It’s important to see Froome’s performance in the context of 2017. First off, he is clearly taking a different road to July this year. After an intense and busy 2016, Sky didn’t put Froome under pressure to perform early. The team’s brain trust is planning to have him fresh and explosive for July, especially in the decisive final week of the Tour, before a likely run to win the Vuelta a España once and for all.

Everyone inside the Sky bus is confident their man will be ready for the Tour, especially with the hardest and most decisive stages still more than one month away.

“It’s a different Dauphiné from the last number of years,” Portal continued. “We came here to try to win and we saw Richie was super strong, and now we can see Fuglsang was clearly very strong, too. I think these two riders were slightly better than us, but the team rode fantastic every day.”

Come July, Froome will hold an important advantage on all of his other rivals: he knows how to win the Tour.

With the exception of Alberto Contador (Vincenzo Nibali isn’t expected to race), Froome is the only former Tour winner who will be lining up in Dusseldorf. And with Contador’s last Tour-winning performance nearly a decade ago, Froome is the only contemporary rider who has an intact Tour de France infrastructure around him. Nairo Quintana, three times on the podium behind Froome, is the only other rider to bring a similar mix of Tour experience and support to this year’s Tour. Porte has yet to finish on a Tour podium.

It’s that collective power in numbers, experience, and strength that Sky can bring to the Tour that gives Portal and others a sense of calm after Froome missed out on the final Dauphiné podium by one second to third-place Dan Martin (Quick-Step floors).

Fortress Froome” also looks firmly intact coming into July. While Sky’s final Tour selection remains undecided, riders such as Michal Kwiatkowski, Geraint Thomas, Sergio Henao, and likely Mikel Landa and Wout Poels give Froome a depth of support that other teams cannot match. Regardless if Froome was still a touch short of his top form, the team looked to be firing as planned.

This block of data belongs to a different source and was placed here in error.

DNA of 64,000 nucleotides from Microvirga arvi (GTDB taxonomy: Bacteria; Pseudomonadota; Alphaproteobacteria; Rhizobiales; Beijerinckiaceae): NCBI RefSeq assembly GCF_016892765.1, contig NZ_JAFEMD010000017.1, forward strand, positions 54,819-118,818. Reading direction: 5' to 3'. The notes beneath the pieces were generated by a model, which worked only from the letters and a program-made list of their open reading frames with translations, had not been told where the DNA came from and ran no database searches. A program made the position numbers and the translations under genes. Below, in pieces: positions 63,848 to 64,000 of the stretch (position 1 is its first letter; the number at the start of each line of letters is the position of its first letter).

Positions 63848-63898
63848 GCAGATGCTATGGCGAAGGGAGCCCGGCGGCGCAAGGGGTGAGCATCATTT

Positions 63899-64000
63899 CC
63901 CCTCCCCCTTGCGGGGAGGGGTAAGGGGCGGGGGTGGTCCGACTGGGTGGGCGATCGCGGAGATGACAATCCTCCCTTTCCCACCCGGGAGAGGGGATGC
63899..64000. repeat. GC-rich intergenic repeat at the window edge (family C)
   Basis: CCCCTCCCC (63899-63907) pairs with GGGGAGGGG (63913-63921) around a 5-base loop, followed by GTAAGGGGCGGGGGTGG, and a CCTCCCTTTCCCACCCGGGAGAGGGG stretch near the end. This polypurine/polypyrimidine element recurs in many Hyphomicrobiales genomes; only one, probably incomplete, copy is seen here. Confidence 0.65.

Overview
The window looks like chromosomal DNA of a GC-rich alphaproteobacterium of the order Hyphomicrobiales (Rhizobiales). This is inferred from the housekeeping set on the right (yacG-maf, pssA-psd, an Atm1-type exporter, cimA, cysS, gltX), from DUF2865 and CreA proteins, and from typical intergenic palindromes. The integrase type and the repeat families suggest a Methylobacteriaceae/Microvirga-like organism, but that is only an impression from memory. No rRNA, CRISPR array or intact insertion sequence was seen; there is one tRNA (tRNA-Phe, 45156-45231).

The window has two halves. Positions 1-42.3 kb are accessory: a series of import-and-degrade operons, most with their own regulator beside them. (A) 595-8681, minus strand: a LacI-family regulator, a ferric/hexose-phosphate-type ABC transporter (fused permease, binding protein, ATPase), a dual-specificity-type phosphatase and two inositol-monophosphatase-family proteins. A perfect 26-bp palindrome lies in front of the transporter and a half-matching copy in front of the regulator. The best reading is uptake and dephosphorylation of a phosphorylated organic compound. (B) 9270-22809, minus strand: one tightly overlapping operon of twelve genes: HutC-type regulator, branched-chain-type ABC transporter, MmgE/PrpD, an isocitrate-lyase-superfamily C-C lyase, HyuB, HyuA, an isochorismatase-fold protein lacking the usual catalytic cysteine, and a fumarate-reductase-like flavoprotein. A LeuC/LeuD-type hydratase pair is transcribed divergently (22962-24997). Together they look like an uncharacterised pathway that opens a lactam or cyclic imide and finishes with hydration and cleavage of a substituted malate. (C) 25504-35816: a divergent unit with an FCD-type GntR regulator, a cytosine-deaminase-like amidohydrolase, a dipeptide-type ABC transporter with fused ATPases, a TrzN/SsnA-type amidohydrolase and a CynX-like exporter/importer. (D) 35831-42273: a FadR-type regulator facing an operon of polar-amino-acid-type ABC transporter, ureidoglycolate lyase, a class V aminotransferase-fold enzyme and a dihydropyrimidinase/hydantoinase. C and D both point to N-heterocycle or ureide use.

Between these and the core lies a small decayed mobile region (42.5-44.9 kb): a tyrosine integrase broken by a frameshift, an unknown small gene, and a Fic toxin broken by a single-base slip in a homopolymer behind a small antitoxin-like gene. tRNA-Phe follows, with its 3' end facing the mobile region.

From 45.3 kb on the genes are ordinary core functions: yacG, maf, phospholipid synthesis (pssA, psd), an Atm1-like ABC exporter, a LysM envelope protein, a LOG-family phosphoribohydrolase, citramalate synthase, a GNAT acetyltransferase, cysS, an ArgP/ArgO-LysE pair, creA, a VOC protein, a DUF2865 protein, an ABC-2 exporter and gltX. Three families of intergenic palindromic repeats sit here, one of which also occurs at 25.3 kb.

The fact that Sky could so easily isolate Porte on Sunday also gives Froome some consolation. Five of Porte’s BMC teammates were close to regaining contact, but none of them could bridge across in the climb-riddled stage to provide Porte with much-needed support. Just as Contador was out-gunned by Andrew Talansky in a similar Dauphiné ambush in 2014, Porte was tactically out-maneuvered Sunday. That reveals a potential soft spot for the Australian come July. It rarely happens, but just as Froome learned last year at Formigal, the cost can be very high when it does occur.

Yet when Froome and Porte went head-to-head, it was the Tasmanian who was a pedal stroke ahead of his Kenya-born former teammate. The three-time Tour winner lost time in three key matchups versus Porte: 37 seconds in the 23.5km time trial, 23 seconds at Alpe d’Huez, and 21 seconds in Sunday’s thriller.

That’s what will matter most in July. The big question now is if Porte can hold that form all the way into late July, and whether or not Froome can get even stronger over the next few weeks.

“I think it was clear that Richie was the strongest rider on the climbs at this race,” BMC Racing sport director Fabio Baldato said. “Sometimes you need to have it all come together, and today it didn’t.”

Porte saw it differently, singling out Froome and Movistar’s Alejandro Valverde.

“There were a few guys who preferred me to lose the race, and they lost their podium as well. That’s racing. Bring on July,” he said.

While it’s still very possible Froome might win another Tour de France, his rivals leave the Dauphiné with at least a sense of hope. For the first time since 2013, that’s something that most in the peloton have not had.